An impressive film, "East/ West" tells the story of a French family who moves to the post-World War II Soviet Union after an edict is made by Soviet Union offering to repatriate those who left Russia during the events of 1917 and their families. Alexi Golovine, a Russian expatriate, brings his family to the Soviet Union full of hope and promises of a new and exciting life but finds something of a nightmare instead. While the film opens in grand fashion with a celebration on the ship on which these hopeful individuals are sailing to their new homes, the tone of much of the first half of the film is set by the events which immediately follow upon their arrival. After watching a father and son wrongly separated and then gunned down, the family realizes that they have made a mistake, but find that their realization has come too late, and that they are trapped in their new life.
Both Alexi, the husband, and Marie, the wife devolve further in their new life, as he feels pressure to stay and later to demonstrate that he is a good Soviet citizen, while Marie finds life in the Soviet Union much more difficult, invasive and unbearable and seeks to find a way for them to return to France and escape the nightmare they have encountered. Throughout much of the film, Marie persists in her efforts despite losing more and more of her self and the life she knew before in the process.
While much of the first half of the film is filled with gloom, despair and a life for the Golovine family that becomes more and more difficult, one of the more enjoyable aspects of the film is the change and development which constantly takes place between the characters. Particularly interesting are the growing relationships between Marie and the family's landlord and later her grandson, Sasche. Having lost many family members who were killed for falling out of step with the communist way, Sasche finds his life in turmoil and seeks to find a way out.
While her role is much smaller than her top billing would suggest, Catherine Deneuve shows that she still has a dynamic screen presence. In "East/ West" Deneuve plays Gabrielle, a revered French actress to whom Marie turns for help to escape her new life. While she adds a lot to the film by her presence, it is also explained in the commentary track that she was instrumental in getting Sandrine Bonnaire cast in the role of Marie, who is also wonderful in the film.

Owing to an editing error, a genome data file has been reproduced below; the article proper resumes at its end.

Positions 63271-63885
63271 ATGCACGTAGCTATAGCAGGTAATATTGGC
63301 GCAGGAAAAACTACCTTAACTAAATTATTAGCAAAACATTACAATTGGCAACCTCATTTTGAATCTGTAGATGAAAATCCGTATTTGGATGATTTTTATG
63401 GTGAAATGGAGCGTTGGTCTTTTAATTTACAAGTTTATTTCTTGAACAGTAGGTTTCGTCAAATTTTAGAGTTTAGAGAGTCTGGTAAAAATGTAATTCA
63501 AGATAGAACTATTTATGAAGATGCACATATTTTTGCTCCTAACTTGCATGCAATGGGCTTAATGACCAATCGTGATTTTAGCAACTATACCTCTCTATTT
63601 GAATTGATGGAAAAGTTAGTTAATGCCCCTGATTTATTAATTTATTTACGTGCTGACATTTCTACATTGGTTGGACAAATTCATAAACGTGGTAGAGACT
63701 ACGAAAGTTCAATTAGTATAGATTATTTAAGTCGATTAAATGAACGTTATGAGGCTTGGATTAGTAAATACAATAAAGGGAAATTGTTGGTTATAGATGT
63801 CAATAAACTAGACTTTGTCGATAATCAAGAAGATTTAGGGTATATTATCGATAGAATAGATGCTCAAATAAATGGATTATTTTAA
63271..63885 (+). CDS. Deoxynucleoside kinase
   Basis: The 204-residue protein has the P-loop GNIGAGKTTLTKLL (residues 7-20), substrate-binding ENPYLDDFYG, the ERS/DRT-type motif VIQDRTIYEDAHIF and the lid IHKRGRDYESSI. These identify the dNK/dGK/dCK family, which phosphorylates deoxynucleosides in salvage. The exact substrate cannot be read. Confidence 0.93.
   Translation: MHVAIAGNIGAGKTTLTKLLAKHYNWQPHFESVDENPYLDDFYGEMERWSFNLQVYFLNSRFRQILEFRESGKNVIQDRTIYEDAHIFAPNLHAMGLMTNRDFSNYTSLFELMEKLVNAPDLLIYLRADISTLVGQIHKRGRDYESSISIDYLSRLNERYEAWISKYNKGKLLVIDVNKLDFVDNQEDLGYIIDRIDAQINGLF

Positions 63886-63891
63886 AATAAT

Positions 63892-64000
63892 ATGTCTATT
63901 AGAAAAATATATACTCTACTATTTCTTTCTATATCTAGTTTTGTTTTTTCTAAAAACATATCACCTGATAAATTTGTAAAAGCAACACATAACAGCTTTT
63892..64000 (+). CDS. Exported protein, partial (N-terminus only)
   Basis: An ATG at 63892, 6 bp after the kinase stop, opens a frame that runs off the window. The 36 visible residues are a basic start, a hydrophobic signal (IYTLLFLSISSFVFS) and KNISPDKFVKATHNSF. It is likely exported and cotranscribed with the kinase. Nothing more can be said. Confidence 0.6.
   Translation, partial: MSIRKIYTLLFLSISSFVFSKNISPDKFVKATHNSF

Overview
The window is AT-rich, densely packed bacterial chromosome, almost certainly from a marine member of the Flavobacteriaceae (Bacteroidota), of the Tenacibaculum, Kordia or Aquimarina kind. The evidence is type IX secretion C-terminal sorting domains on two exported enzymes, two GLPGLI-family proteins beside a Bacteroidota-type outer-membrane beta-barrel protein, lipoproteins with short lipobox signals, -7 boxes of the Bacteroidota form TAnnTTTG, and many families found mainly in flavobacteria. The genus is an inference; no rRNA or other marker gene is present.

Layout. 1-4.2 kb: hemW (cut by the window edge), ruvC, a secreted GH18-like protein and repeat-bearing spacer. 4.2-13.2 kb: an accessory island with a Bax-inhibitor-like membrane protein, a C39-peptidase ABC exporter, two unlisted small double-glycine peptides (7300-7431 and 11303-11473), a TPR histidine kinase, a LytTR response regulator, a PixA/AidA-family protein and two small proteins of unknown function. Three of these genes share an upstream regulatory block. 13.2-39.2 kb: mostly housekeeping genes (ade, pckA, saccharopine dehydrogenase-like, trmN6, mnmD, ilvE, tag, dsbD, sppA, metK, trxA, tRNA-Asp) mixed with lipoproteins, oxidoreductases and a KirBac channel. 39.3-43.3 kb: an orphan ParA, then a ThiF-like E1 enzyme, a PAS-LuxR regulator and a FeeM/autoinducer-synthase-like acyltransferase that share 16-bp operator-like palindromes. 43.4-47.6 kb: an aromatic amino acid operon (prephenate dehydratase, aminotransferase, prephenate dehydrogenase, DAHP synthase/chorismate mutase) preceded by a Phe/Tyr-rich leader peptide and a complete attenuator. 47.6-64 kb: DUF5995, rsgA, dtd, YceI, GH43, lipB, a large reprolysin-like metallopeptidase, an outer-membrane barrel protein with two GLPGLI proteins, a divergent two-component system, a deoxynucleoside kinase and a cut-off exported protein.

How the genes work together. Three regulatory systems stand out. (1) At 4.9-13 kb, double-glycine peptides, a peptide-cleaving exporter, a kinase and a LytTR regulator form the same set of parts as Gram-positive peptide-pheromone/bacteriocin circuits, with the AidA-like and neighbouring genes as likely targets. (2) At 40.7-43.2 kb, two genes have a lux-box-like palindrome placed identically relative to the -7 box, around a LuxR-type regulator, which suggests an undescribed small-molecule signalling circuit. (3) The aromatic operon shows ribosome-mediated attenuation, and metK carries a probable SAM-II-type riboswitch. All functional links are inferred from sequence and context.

"East/ West" is not necessarily an "enjoyable" film, but it is an easy film to appreciate. Director Regis Wargnier, who first gained American viewers' attention with the film "Indochine" does a great job capturing the moods of the film's characters and reflecting that mood on the film itself. Wargnier captures both bleakness and splendor. While the film is a bit predictable in some parts, the true strength of the film is the interactions between the characters. Also Wargnier should be commended for his use of language in the film. While, essentially, no one could watch the film without reading subtitles, the extensive use of both French and Russian throughout the film lends an authenticity to the film that is remarkable, truly conveying the extent to which each character, particularly Marie, really feels like an outsider in their new home.
"East/ West" is presented in Anamorphic Widescreen with an aspect ratio of 1.85:1. The digital transfer of the film generally looks good throughout its duration, with fairly rich skin tones and colors. From the opening scenes on the high seas, the picture is quite clear and without major imperfections. Finally, the subtitles are quite clear and easy to read and there are few, if any scenes in which the subtitles blend into the picture.
"Shower" is presented in a combination of French and Russian 5.1 Dolby Digital (with English Subtitles) The film is mainly dialogue-driven, and in French and Russian so, for American viewers, the sound is not as important element in the film. Nevertheless, the sound quality of the film is generally quite good in its presentation of both dialogue and music. Further, the sound levels of the film remain fairly constant and do not require serious alteration at any time throughout the film.
The "East / West" DVD does contain impressive bonus features for a foreign film. While many foreign films contain talent files and an occasional trailer, this DVD contains both and an added treat- feature length commentary by both the director and script writer of the film. While each speaks with a fairly thick accent, having an English language commentary track for a foreign film is quite an enjoyable addition to the DVD. While certainly foreign films often eschew "Hollywood endings," the differences between American films and European films often run much deeper, both in the content and in the process by which the films are made. While not touching on as many of the thematic differences in European films, the writer and director expound in great detail on the experience of making a film on location in Eastern Europe. The two talk about the lack of any entertainment industry in many Eastern European countries and the fact that this meant that they were working with an entire film crew who had not worked on films before. In addition, the two expound on the fact that coming from Western Europe, many Eastern Europeans looked skeptically upon the filmmakers with a sense of distrust, seeing them as, until recently, the enemy. In addition, the two talk about the actors and the story itself and their experiences working with a number of fantastic actors.
While certainly not an "enjoyable" story, "East / West" is a compelling one. The film is certainly made what it is by some fine performances and interesting relationships between the characters in the film. While the film is not one which lends itself to repeat viewings, it is definitely worth watching.